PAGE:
Without the correct infrastructure, autonomous vehicles won’t succeed. John Frazer, DAV, looks at how cities can approach getting the right framework in place.
The growing number of smart city projects springing up around the world would have you believe that the city of tomorrow is already with us, or at the very least within our immediate grasp.
However, it isn’t really. Although it might be close, there’s still so much that needs to be done at a low level to make future cities genuinely smart. There is also a perennial ‘chicken and egg’ situation that must be overcome. When building or re-architecting a city to be smart, what comes first?
There’s still so much that needs to be done at a low level to make future cities genuinely smart.
Is it the driverless cars, the delivery drones, the automated street sweepers and street lights, or is it the underlying infrastructure that not only makes these individual items work, but lets them interoperate and co-exist as a fluid ecosystem?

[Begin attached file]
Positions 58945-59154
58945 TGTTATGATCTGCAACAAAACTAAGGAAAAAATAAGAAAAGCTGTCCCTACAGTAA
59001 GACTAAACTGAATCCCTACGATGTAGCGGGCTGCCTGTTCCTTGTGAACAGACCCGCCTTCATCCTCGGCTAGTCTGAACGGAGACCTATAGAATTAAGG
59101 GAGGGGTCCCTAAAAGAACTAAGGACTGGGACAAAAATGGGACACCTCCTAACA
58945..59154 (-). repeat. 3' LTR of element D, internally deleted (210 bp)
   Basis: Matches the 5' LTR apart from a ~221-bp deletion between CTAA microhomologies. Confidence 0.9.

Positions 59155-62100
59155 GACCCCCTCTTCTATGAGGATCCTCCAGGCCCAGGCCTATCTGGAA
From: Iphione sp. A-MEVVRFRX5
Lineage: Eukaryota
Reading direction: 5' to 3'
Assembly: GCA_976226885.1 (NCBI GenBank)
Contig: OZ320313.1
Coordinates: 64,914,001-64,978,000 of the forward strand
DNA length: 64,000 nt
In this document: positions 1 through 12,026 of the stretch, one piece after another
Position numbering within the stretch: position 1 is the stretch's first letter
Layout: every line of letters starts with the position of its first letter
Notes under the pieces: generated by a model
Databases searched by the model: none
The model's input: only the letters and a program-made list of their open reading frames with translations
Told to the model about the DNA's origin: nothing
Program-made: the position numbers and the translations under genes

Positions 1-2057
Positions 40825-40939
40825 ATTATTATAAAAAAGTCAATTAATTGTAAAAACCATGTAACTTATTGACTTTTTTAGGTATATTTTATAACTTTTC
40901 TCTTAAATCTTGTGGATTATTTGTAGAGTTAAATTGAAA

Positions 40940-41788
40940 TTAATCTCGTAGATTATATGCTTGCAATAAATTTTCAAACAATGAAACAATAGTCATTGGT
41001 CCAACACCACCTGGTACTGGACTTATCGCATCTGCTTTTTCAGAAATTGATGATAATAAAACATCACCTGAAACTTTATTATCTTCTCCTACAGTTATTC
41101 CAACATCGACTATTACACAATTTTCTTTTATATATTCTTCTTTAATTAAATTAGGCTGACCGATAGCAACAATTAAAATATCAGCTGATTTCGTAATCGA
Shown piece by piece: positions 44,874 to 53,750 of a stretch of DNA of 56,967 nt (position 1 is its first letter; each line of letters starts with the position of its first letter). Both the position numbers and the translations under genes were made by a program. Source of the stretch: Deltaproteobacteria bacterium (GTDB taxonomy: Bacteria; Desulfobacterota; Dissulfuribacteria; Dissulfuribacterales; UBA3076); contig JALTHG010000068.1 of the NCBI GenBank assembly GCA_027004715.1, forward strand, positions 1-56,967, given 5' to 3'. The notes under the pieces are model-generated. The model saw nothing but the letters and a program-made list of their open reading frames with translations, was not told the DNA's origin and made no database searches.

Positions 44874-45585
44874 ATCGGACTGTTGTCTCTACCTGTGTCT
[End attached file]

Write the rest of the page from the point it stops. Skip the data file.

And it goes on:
For town planners, transport departments and other key infrastructure providers, striking a balance and justifying investment in underlying infrastructure can be hard. Building smart communications, networking, charging and transactional infrastructure before the utilising services arrive is always difficult to agree. This is especially true for cash-conscious public sector bodies. However, without it, the first waves of automated and smarter devices and services won’t live up to their potential, and risk being bottle-necked by an inability to use key services and facilities with the fluidity required.
Smart city projects have largely been technology led to-date. Projects have been localised, and have rarely joined up, further limiting their capability and effectiveness. While projects are in the proof-of-concept stage, that can be forgiven. However, once we move into live public-facing deployments, such as smart motorways and smart transport projects, limitations soon become apparent.